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TEMPLE FOOD CODE

Eat, pray

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There is a reason why arbi is cooked on Radha Ashtami in Vrindavan, why jackfruit is offered to the lord of Guruvayoor and why bhog is made up of 56 dishes. TOI-Crest examines a divine menu.

All the food that lay tidily on the banana leaf left me giddy. I did not know whether to whoop in epicurean delight or hold the gods culpable for not packing a gargantuan appetite. I was going breathless just counting the dishes: One, two, three... I had barely gotten beyond 10 when I gave up. This food could perhaps feed all the gods in the Hindu pantheon.


"The chappan bhog (56) is temple food, " says Arun Budhiraja. Budhiraja and his wife Geeta have written Bhog: Temple Food of India, a coffee-table book that delves into the tradition of temple food and includes several recipes.
Before I could scoop the Guruvayoor-temple puzhukku (jackfruit curry) with the Sreenath Temple's milk-kneaded, ghee-laden roti, I was caught in a mathematical quandary. Why 56 offerings to a god? It seems such an awkward number. Why not 55 or 60? Here is the 56-dish story. Lord Krishna was wont to have eight meals a day. However, for the seven days he held up the Govardhan hill on his little finger, he abstained from food and water. On the eighth day, his devotees offered him 56 dishes to make up for the food he missed.

There was matti gulla (stuffed green brinjal) from Udupi, betel-shaped meetha bida from Vrindavan, pakori rasa (similar to kadhi but the liquid is made of daal water and not gram flour and curd) from the Govind Dev Temple in Imphal, besuro (a combination of spices for vegetable dishes) from the Jagannath Temple in Puri, shungtani (chutney made of nungmankha leaves from Manipur). There were no potatoes, chillies, cauliflowers or carrots. All common vegetables were missing from the bhog. Geeta had an explanation: Red-hued vegetables like carrot and tomato are never used because of their association with blood, while cauliflower and red chillies (the Govind Dev Temple makes an exception to this rule) are difficult to digest, hence ignored. Potatoes are Dutch in origin and most temples adhere to the 'native' food codes mentioned in the scriptures.

The temple food code follows the Hindu calendar which is divided into six seasons and eight prahars (unit of time used to divide a 24-hour day). Often, food rituals are deity/temple/region-specific but they are customarily categorised into prahars which, again, could vary from one temple to another: Jagannath Temple (Puri) has six, beginning at 7 am;Kashi Vishwanath in Varanasi follows five beginning at 3 am, while most Krishna temples stick to the eight prahars and the chappan bhog.

Food, in temple tradition, is not merely victual. It is the beginning and the end of everything. According to Taittriya Upanishad, all beings that exist on earth are born of food, and thereafter, they live by food. Ultimately, they merge into food. So, food is the eldest of all creatures.

It is no surprise then that food was 'codifed' and 'regimented' in ancient scriptures. Bhog is never only about ingredients and recipes, every minute detail is elaborate. The temple kitchen has to be washed and wiped dry and the Brahmin cook wears a washed single piece of clothing. In most temples, cooks are forbidden to talk while cooking. Also, the dish cannot be checked for taste before being offered to the deity.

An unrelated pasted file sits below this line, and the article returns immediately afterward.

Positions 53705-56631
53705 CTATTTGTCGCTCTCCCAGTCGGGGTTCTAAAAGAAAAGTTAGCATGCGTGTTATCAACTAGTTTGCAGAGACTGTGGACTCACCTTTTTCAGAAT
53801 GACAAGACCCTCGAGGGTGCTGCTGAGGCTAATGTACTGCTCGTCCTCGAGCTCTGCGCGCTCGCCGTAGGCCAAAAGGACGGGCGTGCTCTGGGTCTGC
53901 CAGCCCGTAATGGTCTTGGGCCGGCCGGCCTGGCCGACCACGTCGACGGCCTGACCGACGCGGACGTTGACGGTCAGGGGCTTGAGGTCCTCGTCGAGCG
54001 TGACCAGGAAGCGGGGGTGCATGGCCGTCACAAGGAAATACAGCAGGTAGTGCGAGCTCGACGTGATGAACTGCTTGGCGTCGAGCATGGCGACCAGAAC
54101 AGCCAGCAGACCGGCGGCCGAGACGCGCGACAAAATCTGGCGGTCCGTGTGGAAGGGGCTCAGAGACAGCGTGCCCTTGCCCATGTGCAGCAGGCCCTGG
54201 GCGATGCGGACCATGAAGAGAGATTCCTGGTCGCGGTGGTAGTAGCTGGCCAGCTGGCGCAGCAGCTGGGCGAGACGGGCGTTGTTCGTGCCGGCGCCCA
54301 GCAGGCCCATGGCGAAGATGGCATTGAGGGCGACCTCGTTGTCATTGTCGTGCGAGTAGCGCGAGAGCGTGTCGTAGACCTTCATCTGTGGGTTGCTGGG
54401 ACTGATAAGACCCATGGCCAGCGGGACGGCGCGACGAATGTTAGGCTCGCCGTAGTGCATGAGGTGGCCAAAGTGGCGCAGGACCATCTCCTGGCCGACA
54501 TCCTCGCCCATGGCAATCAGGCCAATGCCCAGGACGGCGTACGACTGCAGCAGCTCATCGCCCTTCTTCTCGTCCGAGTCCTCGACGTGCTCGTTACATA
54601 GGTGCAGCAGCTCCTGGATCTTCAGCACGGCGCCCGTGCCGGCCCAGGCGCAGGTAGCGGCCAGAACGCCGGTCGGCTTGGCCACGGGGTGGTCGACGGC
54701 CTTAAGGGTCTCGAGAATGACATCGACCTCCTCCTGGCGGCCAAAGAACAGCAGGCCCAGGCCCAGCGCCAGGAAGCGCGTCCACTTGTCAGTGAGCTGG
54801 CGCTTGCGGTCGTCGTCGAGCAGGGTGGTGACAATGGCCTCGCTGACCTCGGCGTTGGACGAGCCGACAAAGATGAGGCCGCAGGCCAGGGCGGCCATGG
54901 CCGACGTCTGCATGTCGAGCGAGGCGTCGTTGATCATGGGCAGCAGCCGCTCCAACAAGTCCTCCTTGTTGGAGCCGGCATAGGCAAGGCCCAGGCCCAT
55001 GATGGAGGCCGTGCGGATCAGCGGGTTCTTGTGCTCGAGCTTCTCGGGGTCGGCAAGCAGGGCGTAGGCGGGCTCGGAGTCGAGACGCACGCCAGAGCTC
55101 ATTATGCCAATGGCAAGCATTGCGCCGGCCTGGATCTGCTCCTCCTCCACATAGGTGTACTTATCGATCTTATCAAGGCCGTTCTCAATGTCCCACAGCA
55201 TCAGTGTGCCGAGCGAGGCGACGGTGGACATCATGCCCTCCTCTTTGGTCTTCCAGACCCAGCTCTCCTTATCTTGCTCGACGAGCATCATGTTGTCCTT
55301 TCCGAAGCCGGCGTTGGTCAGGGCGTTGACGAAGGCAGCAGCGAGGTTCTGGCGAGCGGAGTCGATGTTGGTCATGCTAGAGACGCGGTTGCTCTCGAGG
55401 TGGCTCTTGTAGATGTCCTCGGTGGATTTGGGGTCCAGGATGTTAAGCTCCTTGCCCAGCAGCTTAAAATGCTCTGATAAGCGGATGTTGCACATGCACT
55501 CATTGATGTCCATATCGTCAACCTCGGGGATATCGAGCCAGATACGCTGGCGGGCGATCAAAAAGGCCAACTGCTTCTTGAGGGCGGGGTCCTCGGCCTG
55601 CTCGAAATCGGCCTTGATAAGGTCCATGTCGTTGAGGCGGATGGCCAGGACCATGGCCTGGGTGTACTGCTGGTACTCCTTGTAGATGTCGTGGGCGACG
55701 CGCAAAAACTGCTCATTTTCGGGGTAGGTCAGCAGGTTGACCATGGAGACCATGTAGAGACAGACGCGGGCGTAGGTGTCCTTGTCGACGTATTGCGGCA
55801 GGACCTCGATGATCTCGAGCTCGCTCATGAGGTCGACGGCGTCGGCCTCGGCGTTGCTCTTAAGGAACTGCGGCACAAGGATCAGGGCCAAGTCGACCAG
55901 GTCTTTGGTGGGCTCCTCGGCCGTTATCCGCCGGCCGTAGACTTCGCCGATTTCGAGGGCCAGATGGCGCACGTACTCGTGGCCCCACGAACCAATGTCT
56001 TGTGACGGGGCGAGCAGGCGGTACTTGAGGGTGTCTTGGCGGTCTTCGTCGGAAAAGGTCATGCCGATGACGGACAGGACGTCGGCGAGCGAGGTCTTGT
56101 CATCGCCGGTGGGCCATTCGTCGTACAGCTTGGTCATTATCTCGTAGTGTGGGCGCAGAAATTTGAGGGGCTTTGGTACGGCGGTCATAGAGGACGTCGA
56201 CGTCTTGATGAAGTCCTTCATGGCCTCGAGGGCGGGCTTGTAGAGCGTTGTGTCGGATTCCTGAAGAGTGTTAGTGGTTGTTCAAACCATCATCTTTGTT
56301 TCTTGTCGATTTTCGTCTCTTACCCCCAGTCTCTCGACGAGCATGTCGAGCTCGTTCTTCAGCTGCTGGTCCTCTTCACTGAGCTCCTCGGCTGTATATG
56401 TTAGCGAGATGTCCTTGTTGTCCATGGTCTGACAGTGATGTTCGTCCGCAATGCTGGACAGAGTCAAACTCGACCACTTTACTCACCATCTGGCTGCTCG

The cooking utensils are clay, bronze or brass (steel and aluminum are off the list) and the fuel for the hearth can range from coconut husk to neem wood. In the Sri Krishna Temple at Udupi, firewood consists of jackfruit, mango and neem wood and is always stacked as a chariot. At the Guruvayoor temple, coconut husk is essential to cook bhog for the deity while tamarind bark is used as fuel to cook the food served to the devotees. At the Jagannath Temple, the bark of the daru (margosa) tree is used for cooking the mahaprasad in earthen pots. The supakars (the temple cooks) are not allowed to cook in their own home or even light a diya.

Says Bhavesh Sanchihar, a fifth-generation temple cook at Srinath Temple, Nathdwara: "I make bal-bhog which only consists of sweets like manmanohar, besu, partiya, monthal. " Sanchihar wears unstitched cloth, works with 12 other men (women are forbidden in most temple kitchens) to make the 25-30 different varieties of bhog in pure ghee.

Though bhog can be region-specific, it is often deity-specific;each deity has his/her favourite dish. On Radha Asthami, arbi is cooked for Krishna's consort because it is her favourite vegetable. No one knows the exact recipe but everyone recreates the taste, says the priest at Vrindavan's Tatiya Sthan. In the Guruvayoor temple, jackfruit is used as an offering. Chena poda (cottage cheese cake) is Lord Jagannath's favourite indulgence;the prasad at Kedarnath Temple is saffron, rice and daal, and khichdi while in Vaishno Devi, it is black gram, sooji halwa and puri.

As I scooped puzhukku with the Nathdwara temple roti, Budhiraja expresed the desire to redefine temple food. "Bhog is not only fit for the gods. It is simple, palatable and healthy, and should be on every dinner table". I picked Krishna-worthy malai beeda and gulped that thought.

Reader's opinion (1)

Cagedsoul Mar 22nd, 2013 at 13:20 PM

Was disappointed that the article just dwells very superficially with temple food. Its too vast to be covered in one article.

 
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